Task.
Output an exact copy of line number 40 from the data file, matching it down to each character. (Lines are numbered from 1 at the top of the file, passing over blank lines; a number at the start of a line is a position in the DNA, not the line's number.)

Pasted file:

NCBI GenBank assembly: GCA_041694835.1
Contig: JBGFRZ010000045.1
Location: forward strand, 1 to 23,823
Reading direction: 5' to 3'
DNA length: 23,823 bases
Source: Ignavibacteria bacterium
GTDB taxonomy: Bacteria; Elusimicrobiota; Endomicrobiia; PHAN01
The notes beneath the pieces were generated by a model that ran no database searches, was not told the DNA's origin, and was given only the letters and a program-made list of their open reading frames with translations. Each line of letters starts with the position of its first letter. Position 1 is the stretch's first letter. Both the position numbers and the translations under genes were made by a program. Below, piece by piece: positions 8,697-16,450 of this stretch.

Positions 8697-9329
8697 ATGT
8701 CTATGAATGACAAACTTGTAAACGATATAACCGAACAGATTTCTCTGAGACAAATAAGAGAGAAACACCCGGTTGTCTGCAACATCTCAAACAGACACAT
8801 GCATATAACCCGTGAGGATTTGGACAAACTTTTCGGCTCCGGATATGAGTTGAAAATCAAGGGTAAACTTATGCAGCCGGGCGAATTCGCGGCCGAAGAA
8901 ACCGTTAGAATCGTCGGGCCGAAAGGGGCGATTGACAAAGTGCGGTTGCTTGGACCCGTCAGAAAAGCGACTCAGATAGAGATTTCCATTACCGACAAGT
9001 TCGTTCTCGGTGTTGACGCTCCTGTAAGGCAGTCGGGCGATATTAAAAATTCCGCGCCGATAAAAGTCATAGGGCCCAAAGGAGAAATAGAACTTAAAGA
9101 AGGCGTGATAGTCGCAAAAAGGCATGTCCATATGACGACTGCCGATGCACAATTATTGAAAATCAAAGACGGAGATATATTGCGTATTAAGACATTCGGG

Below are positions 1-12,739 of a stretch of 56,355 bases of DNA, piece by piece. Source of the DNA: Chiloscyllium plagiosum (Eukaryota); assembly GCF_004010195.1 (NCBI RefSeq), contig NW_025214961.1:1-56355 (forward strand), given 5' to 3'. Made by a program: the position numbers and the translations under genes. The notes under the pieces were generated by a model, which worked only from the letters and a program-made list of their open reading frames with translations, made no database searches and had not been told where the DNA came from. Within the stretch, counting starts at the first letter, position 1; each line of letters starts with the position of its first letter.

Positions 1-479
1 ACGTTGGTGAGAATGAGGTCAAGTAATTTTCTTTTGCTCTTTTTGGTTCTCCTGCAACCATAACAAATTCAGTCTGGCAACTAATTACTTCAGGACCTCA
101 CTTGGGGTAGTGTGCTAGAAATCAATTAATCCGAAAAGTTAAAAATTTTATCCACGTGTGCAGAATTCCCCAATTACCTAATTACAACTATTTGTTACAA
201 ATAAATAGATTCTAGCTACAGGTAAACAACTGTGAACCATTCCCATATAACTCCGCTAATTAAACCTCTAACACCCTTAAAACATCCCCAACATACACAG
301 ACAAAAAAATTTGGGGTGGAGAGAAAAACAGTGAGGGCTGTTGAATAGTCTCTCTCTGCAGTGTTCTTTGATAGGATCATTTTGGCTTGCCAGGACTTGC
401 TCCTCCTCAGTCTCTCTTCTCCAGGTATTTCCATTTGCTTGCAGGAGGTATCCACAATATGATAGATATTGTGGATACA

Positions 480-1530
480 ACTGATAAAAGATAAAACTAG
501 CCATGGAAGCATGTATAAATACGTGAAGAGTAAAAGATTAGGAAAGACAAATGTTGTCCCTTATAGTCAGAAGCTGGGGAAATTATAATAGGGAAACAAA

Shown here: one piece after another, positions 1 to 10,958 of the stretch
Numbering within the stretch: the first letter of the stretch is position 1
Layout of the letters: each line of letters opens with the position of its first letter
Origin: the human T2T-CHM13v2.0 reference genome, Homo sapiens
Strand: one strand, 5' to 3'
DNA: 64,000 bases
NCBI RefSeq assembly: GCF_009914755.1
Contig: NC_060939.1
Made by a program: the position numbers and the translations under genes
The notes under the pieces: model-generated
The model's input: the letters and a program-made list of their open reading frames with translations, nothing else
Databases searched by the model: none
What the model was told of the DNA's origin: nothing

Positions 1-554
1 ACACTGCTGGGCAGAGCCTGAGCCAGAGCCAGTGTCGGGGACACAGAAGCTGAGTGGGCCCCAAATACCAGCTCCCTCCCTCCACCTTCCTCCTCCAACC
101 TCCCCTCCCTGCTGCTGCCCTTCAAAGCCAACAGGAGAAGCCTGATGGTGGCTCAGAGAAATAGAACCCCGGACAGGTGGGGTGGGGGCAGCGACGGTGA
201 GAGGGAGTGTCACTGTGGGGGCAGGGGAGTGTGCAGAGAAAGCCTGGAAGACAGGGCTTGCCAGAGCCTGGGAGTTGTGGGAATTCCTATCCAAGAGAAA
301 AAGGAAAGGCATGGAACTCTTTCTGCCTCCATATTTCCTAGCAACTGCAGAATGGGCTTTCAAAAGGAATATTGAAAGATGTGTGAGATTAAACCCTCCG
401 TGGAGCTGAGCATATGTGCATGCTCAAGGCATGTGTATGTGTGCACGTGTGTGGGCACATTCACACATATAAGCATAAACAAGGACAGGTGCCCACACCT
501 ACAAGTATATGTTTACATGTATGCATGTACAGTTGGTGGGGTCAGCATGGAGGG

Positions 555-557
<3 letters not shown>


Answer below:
1 ACACTGCTGGGCAGAGCCTGAGCCAGAGCCAGTGTCGGGGACACAGAAGCTGAGTGGGCCCCAAATACCAGCTCCCTCCCTCCACCTTCCTCCTCCAACC